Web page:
The Saint
The Saint was a private men’s dance club in New York City (okay, there were a few female members). To call it simply a dance club seems a horrible disservice. It was probably the greatest disco ever conceived or built and represented one of single greatest investments the gay community has ever seen. I was living in DC the first time I went to The Saint. It was February 6, 1982, in The Saint’s second season. It changed my world overnight. Dancing at The Saint is where I found my soul and it shaped my character and my sense of community and, to a large extent, made me the man I am today. Unless you were there, it's impossible to know what I’m talking about. For so many of us, still around and not, it was a magical place, unparalleled at the time and never repeated. Everything about The Saint was perfect and I can still hear its sound, feel its heartbeat, sense that unmistakable energy and see those stars in my head, every bit as real and vivid as if it were yesterday. Few experiences in my life have been more powerful or poignant or lasting. And, there, I discovered what love is. It was ecstatic, it was tribal, it was trippy, but it was real and it was fabulous.

Created in what was the Filmore East at Second Avenue and 6th Street (the third largest theater in the City), it was hailed as the “Saint Peter’s” of discos. The heart of the $5 million complex was the Dome, a 38-foot high by 76-foot wide perforated aluminum dome. Larger than the Hayden Planetarium’s dome at the time, it hovered over a 4,800 square foot dance floor. Nearly 2,000 light fixtures and a planetarium star-field projector were joined with a superbly realistic quadraphonic sound system of 336 speakers in 96 groups. At 26,000 watts per channel, it was the most powerful entertainment audio system per square foot in existence. Two-thirds of the lights were focused on the inner skin of the dome, often creating the illusion of infinite space, and with the sound permeating that space, we were enveloped in an environment that transcended physical reality. The star projectors, one for each hemisphere, were 10 times brighter than the standard planetarium so you could see the stars even when other lighting effects were in use. It was designed to reproduce sound as recorded. Despite the 146 decibels of sound at the dome’s center (a live symphony orchestra averages 100), there was never any distortion or discomfort. The heart of the system was an Audionics Space and Image Composer that separated the music signal into the dome’s quadrants, with 14 channels of amplification in each. The three turntables were set on a 1,500-pound concrete slab suspended by pneumatic isolators to prevent vibration from the dance floor. In all my years at The Saint, I never heard a record skip. The dance floor had a legal capacity of 1,200, but the entire club could accommodate 5,000 and many a time it seemed as if all 5,000 were on the dance floor. But that only made it better.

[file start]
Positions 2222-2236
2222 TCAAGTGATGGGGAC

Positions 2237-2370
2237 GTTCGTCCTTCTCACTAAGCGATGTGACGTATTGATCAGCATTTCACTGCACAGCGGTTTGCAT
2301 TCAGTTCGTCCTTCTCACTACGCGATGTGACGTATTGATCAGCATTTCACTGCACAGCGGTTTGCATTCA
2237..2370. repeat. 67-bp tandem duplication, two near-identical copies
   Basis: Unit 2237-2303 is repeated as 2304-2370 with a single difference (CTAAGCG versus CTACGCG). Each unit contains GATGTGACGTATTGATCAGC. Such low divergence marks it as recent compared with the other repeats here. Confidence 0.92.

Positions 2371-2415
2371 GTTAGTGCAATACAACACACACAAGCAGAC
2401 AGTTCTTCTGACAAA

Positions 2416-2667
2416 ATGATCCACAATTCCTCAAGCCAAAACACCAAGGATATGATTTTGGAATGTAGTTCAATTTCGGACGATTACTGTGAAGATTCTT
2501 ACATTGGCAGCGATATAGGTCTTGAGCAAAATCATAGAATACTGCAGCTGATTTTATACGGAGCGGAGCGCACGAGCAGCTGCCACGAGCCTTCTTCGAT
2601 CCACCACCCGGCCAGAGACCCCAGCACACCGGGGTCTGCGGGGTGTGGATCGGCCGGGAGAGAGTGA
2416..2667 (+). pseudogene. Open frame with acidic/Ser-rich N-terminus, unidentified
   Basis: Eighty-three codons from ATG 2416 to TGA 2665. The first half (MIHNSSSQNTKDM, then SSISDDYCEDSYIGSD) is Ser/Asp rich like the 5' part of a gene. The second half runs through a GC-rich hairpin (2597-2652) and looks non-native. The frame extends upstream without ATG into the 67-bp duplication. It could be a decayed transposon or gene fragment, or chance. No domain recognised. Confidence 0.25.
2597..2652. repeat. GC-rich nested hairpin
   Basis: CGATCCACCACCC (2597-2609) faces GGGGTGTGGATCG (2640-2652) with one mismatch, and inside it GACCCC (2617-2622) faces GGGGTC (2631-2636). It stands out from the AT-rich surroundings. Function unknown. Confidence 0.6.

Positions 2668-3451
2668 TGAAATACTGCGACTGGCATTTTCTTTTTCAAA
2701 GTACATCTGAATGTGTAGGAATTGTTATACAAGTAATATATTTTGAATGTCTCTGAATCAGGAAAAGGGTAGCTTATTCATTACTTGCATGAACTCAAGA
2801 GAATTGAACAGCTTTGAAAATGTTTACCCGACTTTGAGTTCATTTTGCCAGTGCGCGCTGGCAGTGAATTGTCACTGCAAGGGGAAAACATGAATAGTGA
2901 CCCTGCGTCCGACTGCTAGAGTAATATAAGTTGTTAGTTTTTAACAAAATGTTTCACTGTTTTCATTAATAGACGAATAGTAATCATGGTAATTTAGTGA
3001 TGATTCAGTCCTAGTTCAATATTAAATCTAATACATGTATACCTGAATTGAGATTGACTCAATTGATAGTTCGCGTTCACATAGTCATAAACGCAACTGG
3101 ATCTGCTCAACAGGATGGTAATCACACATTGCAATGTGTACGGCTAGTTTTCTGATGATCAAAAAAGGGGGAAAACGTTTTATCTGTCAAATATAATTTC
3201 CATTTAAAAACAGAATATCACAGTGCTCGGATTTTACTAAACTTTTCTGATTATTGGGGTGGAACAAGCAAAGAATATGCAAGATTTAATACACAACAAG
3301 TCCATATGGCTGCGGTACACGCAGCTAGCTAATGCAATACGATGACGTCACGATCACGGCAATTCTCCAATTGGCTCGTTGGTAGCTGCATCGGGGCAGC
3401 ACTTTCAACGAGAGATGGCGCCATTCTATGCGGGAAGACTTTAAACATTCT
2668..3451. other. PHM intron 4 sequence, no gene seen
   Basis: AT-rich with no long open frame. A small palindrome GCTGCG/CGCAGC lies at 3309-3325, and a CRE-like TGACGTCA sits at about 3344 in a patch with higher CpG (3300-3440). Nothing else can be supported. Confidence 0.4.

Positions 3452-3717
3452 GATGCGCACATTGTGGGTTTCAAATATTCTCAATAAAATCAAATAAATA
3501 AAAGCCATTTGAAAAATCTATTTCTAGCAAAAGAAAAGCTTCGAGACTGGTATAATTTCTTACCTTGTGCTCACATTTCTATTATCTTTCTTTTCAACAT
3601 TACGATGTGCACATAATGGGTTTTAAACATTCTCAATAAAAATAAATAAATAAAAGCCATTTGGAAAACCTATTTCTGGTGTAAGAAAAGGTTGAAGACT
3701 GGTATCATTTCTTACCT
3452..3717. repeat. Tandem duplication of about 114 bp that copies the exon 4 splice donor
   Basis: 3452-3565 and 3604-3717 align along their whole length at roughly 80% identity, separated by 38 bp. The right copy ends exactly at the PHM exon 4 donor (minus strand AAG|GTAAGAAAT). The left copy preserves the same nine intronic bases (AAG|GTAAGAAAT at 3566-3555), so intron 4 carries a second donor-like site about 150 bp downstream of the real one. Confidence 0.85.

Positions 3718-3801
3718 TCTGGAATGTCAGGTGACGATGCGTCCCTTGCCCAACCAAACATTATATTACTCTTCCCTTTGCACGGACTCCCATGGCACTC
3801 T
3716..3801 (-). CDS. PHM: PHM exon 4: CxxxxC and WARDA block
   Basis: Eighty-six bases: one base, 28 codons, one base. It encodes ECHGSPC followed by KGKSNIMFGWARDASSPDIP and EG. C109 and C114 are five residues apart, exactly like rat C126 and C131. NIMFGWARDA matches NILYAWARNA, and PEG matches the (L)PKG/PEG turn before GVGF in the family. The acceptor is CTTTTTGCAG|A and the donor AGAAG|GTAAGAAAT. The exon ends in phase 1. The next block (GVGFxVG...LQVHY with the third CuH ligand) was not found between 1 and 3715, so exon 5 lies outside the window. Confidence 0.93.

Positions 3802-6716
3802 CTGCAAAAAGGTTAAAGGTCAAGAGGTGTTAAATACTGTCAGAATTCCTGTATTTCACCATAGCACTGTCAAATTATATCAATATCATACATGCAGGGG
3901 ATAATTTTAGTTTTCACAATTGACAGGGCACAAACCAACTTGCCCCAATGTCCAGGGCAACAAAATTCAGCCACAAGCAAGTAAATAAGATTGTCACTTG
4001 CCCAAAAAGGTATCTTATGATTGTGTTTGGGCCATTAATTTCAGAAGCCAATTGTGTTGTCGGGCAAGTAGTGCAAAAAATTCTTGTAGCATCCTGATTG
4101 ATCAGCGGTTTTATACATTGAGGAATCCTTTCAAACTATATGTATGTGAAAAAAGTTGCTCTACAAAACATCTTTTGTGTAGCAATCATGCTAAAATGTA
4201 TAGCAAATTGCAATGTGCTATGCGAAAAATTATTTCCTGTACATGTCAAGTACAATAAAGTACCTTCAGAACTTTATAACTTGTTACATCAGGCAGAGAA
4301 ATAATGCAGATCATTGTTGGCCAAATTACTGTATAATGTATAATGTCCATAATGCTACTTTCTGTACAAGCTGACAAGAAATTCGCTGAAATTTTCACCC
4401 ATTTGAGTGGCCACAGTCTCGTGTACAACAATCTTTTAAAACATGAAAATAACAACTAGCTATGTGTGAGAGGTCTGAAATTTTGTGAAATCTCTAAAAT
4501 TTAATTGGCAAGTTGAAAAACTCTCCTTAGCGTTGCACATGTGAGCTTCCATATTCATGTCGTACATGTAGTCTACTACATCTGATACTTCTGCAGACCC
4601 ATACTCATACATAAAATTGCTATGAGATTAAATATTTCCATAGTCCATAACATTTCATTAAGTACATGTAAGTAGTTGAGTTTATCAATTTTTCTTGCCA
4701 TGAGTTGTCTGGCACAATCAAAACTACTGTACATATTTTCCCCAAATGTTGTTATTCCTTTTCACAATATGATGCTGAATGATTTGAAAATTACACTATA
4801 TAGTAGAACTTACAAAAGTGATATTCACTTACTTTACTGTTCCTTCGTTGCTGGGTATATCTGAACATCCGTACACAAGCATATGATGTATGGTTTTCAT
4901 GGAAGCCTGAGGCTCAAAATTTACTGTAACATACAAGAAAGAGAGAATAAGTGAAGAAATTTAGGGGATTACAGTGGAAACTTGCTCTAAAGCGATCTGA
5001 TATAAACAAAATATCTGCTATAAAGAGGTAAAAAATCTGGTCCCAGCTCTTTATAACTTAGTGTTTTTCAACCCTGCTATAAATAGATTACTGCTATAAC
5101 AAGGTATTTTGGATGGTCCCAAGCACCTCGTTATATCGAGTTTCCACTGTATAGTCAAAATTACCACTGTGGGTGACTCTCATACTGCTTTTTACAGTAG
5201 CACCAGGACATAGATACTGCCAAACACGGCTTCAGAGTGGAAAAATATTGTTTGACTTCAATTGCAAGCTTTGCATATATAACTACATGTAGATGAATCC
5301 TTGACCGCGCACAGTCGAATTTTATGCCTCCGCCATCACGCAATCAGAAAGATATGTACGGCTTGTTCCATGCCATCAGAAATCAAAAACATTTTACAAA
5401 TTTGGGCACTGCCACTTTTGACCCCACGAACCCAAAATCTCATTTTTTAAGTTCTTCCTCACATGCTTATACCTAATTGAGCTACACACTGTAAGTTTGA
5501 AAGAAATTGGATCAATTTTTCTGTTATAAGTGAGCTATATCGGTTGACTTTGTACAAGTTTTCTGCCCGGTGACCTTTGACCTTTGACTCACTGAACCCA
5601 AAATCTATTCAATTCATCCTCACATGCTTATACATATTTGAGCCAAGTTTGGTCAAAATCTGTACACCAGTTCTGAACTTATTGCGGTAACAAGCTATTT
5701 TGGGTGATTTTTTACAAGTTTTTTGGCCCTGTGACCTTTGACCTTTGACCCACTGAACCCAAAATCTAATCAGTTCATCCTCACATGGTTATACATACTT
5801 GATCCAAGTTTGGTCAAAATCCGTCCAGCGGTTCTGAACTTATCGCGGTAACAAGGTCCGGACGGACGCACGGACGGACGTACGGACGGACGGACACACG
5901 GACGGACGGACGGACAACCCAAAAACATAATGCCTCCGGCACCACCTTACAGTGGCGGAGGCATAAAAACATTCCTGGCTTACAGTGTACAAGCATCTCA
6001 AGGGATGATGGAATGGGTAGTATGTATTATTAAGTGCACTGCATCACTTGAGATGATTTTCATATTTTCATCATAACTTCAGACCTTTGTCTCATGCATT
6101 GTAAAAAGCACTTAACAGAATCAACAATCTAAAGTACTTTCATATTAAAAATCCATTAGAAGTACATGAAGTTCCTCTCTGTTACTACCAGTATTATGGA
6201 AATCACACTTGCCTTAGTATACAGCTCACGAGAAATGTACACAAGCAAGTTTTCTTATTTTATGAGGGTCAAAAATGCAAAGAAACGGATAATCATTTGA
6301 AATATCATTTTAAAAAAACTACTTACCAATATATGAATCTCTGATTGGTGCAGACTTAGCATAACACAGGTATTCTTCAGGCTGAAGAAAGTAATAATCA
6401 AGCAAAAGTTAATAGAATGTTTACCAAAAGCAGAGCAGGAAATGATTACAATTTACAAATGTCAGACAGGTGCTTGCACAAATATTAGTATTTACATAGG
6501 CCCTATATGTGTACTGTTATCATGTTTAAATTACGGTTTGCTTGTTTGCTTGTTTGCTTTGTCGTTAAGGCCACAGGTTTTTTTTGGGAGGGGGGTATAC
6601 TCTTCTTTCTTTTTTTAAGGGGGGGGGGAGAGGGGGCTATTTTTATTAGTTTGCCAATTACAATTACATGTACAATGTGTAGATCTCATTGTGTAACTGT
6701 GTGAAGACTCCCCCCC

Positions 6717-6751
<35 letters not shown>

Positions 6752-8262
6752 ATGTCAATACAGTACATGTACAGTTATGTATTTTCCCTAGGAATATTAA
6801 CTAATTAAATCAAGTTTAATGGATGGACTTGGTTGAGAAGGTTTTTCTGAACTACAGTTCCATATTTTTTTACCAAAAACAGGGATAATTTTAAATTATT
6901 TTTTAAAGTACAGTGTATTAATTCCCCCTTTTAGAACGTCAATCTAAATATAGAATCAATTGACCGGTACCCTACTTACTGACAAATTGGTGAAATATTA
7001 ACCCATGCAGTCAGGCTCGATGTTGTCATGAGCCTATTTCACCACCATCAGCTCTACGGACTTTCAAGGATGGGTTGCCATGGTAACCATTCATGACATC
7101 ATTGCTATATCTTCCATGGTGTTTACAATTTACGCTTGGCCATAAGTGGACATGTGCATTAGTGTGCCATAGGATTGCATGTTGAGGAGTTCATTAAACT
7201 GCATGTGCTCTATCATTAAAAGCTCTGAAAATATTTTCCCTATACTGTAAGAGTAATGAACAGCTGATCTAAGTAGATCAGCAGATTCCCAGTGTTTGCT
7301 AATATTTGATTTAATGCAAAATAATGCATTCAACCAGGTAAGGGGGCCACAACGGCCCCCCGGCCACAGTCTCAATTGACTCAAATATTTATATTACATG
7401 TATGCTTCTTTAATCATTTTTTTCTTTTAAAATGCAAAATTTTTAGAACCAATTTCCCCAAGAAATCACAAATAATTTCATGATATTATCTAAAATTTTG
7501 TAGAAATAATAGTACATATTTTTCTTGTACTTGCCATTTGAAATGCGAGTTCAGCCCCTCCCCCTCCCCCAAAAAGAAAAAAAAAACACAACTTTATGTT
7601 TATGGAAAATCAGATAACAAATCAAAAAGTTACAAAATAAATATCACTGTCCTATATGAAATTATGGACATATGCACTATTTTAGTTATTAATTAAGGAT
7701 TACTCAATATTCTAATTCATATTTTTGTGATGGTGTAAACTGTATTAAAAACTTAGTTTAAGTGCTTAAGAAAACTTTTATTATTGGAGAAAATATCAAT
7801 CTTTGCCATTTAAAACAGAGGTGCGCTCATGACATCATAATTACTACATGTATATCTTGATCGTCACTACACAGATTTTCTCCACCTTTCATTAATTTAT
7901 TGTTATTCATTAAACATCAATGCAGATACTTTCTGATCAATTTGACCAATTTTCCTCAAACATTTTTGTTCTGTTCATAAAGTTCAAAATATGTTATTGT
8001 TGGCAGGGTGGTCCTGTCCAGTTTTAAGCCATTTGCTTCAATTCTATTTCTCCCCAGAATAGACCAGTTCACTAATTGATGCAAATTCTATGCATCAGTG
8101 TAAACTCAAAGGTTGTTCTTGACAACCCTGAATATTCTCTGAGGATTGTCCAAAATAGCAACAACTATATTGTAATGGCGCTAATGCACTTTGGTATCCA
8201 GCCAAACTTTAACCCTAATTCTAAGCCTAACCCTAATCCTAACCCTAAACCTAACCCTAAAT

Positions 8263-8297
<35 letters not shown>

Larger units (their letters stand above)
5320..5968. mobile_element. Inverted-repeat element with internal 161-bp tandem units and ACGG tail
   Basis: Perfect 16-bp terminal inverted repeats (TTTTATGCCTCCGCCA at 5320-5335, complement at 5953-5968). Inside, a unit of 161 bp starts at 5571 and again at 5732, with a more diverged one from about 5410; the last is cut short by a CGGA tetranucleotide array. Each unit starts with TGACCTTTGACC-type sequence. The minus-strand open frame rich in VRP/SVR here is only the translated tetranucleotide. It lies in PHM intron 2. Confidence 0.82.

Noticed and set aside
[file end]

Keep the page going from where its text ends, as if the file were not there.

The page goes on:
In the end, it was all about dancing and the music and those brilliant DJ’s who made it happen. I’ve got over 2000 12-inch singles locked away in storage with that music just waiting for a time to do it all over again. As for The Saint, it was a once in a lifetime thing, which for me was more than enough for one lifetime.
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